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Diverse cultures and official laws: multiculturalism and Euroscepticism?

Author:

Esin Örücü

University of Glasgow, GB
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Abstract

Normative pluralism refers to a social fact: the co-existence of different bodies of norms within the same social space. State legal pluralism indicates a single overarching national legal system but plural laws, the state recognising different rules for specific categories of persons. However, the equating of multiculturalism and legal pluralism with state law is challenged. In the modern unitary nation state of the Western type only a weak version of legal pluralism in which state centralism still prevails is acceptable. Below it is advanced that in this state the accommodation of cultural diversity and multiple normative orders can only be brought about by the judge, the tuner or the navigator and steersman of the law, by using discretion and creative interpretation and not by the legislators, whose main demarcation lines are clearly drawn within domestic law by the Constitution, and within Europe and within the EU by the demands of human rights and 'ever closer integration'. In both of the critical illustrations below - the equality of the spouses in Turkish family law and the General Principles of the CEFL on divorce and maintenance - more scope should be given to judges to cope with and to create the necessary 'fit' between law and culture that do not coincide.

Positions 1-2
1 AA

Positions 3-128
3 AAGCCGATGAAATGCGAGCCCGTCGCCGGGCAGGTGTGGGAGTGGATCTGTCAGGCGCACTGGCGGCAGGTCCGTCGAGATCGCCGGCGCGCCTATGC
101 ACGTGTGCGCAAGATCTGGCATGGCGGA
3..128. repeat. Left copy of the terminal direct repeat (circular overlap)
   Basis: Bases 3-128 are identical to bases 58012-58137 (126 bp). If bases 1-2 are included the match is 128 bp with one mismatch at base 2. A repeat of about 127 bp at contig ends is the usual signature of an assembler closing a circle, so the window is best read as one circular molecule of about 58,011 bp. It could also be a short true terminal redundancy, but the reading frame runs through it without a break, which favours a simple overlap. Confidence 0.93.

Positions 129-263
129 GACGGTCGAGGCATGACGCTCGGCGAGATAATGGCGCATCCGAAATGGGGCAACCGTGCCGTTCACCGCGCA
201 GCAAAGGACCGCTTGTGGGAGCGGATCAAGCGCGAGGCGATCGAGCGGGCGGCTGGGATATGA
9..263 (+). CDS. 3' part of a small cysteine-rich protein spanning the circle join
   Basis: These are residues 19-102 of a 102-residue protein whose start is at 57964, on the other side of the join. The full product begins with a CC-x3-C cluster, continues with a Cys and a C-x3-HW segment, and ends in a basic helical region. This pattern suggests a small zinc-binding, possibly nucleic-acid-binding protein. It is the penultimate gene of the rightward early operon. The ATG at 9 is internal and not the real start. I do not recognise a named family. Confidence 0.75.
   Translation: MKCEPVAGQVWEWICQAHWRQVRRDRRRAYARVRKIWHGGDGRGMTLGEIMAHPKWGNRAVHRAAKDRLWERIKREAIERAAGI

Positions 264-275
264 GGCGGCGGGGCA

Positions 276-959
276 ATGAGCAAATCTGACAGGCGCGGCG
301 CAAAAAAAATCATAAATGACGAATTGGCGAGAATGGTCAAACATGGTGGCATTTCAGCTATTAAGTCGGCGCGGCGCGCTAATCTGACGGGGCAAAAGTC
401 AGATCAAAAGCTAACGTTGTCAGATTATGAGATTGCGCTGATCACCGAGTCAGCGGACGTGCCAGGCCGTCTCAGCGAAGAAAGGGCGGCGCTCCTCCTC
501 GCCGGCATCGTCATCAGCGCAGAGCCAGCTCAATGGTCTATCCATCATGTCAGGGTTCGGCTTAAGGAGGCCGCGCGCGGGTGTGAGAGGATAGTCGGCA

DOI: http://doi.org/10.18352/ulr.142
How to Cite: Örücü, E., (2010). Diverse cultures and official laws: multiculturalism and Euroscepticism?. Utrecht Law Review. 6(3), pp.75–88. DOI: http://doi.org/10.18352/ulr.142
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Published on 18 Nov 2010.
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